I have been going back to Johnstone Metzger's The Nightmares Underneath, but I haven't really used it to run everything nor had I read all of it. I kept telling myself about how it was a cool hacked system that hinged around the idea of "nightmare incursions" springing up into a fantasy middle-east. I've been wanting to run some of the incursions, as I like running short campaign arcs and one shots. I like these incursions as a conceit for why there are various dungeons that spring up in a single location, and a good excuse to hand-waive a lot of the pieces of the game that I don't always want to directly engage with.
I wanted an easier way to conceptualize how to write & run one of these Incursions so I made this one-pager and am sharing it with Johnstone's permission. There are only a few slight edits to the original text. I wrote these nightmare fuel questions so they are distinct from Johnstone's. The anchor valuation is slightly different but Johnstone's is also exponential. Finally, I think I would likely determine the "emotion" of the Incursion as a first step, before determining the Crown or Anchor.
This week I made a post that was mostly inspired by Ivan Bilibin's image. I am not sure what story the work was originally created for, but I had fun imagining the sort of squabbles that would arise within a family. I got a deck of Animal Spirit totem cards for Christmas, and had a long conversation with family about animals as zodiac, but that got me thinking about why we never see plant based zodiac signs. I went with the parts of the plant for this zodiac, but it would be fun to do one with different plants. I think imagining this weird society was the most fun part of this one-pager for me. Maybe I would run this within Dolmenwood by making it some sort of Fey city, maybe the second moon is actually the fey moon. I am still loving Cecil Howe's Hex Kit Maps.
This dungeon is very much inspired by Perdition and by Planescape. I really like the idea of the soul as eternal. I like the idea of death as an end and a beginning. I like the idea of each life serving as a specific test within the recurring drama of the soul. But beyond all that, I also just like the idea of this hellscape as a place to position a dungeon so that you don't have to worry about stuff like logical congruity. Thanks to Slade Stolar for emailing with me and reminding me about a thing called "balance" that some of you value.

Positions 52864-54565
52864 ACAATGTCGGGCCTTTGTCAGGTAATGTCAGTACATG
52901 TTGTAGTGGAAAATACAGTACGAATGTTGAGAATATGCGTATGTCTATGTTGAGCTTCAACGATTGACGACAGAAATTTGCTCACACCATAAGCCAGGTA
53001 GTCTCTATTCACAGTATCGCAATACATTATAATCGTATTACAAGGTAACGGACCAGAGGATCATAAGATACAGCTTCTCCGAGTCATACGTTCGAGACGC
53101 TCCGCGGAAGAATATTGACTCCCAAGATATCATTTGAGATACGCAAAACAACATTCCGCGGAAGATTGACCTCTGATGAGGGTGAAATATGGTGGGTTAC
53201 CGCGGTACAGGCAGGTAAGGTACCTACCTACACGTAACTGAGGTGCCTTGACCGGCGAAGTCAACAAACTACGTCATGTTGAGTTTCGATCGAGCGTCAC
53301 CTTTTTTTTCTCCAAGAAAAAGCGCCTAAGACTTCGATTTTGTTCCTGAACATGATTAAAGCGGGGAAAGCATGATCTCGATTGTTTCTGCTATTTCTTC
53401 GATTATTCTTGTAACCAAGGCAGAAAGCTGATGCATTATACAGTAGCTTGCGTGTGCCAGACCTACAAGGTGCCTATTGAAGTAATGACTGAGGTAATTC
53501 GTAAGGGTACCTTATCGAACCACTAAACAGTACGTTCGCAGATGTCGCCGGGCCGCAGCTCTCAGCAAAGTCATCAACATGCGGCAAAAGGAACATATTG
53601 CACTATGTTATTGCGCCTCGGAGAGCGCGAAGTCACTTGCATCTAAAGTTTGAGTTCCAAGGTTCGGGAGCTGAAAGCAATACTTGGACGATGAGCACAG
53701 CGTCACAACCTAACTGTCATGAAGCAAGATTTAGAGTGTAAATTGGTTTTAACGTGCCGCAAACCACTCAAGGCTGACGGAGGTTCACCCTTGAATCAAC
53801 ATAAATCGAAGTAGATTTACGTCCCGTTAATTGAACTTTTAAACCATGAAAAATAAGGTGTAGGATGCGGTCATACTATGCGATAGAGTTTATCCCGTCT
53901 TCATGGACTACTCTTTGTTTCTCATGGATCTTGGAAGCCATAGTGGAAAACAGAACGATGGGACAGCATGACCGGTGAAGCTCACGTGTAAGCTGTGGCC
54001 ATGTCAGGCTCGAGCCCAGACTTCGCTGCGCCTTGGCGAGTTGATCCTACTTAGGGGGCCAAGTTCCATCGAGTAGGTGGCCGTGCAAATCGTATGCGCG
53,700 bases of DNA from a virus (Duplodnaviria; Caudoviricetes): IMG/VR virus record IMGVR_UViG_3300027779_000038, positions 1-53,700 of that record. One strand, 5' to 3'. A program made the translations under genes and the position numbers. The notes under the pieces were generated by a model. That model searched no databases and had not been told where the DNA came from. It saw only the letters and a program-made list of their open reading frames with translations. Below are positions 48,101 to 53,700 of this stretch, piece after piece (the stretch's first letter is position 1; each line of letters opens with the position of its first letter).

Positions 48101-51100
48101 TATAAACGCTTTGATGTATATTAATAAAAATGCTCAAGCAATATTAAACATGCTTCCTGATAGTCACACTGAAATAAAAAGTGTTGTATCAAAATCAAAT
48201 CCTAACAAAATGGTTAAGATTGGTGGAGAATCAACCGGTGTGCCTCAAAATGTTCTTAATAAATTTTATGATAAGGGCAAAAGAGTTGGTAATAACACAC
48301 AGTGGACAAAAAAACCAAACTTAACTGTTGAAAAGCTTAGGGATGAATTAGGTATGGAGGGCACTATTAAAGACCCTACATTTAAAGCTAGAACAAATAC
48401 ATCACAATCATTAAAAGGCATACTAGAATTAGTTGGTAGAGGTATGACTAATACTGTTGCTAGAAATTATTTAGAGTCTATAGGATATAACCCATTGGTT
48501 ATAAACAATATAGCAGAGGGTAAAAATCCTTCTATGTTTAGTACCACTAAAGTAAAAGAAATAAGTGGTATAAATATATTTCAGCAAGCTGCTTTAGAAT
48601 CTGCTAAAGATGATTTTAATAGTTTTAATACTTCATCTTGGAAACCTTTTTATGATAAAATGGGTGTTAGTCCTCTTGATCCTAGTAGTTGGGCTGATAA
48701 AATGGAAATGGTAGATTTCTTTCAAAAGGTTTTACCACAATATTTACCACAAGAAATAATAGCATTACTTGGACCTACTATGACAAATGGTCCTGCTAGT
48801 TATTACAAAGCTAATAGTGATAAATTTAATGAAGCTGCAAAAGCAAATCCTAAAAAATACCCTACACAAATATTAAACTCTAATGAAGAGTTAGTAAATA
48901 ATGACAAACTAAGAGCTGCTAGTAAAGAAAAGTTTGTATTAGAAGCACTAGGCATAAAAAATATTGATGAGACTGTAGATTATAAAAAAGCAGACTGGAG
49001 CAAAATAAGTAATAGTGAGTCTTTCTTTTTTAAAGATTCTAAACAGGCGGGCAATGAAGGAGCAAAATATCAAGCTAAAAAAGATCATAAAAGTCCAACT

I wrote this without a specific front in mind. These monks are not, like most ascetics, seeking a life without temptation. This doctrine believes that only through overcoming evil will you be saved. In the midst of the frozen steppe, long ago a great summoning circle was etched in stone. It maintains a tenuous connection to the hells, enough to heat the hot spring and for evil whispers to come through. The monks bathe in the evil spring, to overcome temptation. The weak are flayed so that their souls might find peace. Who knows what the evil whispers say to the monks while you are visiting, or perhaps they view the party as a means to test their faith.
Thanks to Dyson Logos for the map. I was originally inspired by Yoon-Suin and Valley of Five Fires but I wanted to explore the part of the Steppe that was closer to Russia. I watched Alexander Nevsky and read about Khlysts. Thanks also to those of you I spoke to on Google+, especially Joseph Manola for sharing his post Religions of the Great Road and for Boris Stremlin for sharing a some Russian inspired RPG material. Also art is public domain, the bottom piece is by Ivan Bilibin.
- The meteor that landed in the bay either released or mutated some worms, that have infected the sea-life and some humans. This could play out like the X-Files movie where they are trying to secretly infect everyone, or could just make them into zombies, or could mutate them. I would probably run it like zombies or mutants if it was a one-shot, and secret infection if you wanted to center that threat. The scale of the infestation is up to you as well, maybe the worms can't actually replicate so will fester out on their own or maybe it will slowly end the world. Whatever.
- The tower contains the evil chest that will turn your party into chaos cultists. My players love being chaotic evil and love chaos mutations so they would be into this, but maybe your players are likewise oriented. If you want to give them fair warnings you can let them hear the story of how the woods became evil, maybe it is known in town. Also, the corrupted priest on the road might give them a glimpse of what they could become if the gaze upon the chest.
- The changelings are barely a threat. They are just curious about the world and are learning from the human children. I mean, I guess you could make them more of a threat by having the human children be replaced by changelings or something. Damn that actually sounds fun, I should've written that into the actual one-pager. Anyways, maybe you can get one of them to become your talking familiar or maybe their livers, when dried, can be made into shape-changing elixirs. Play and find out.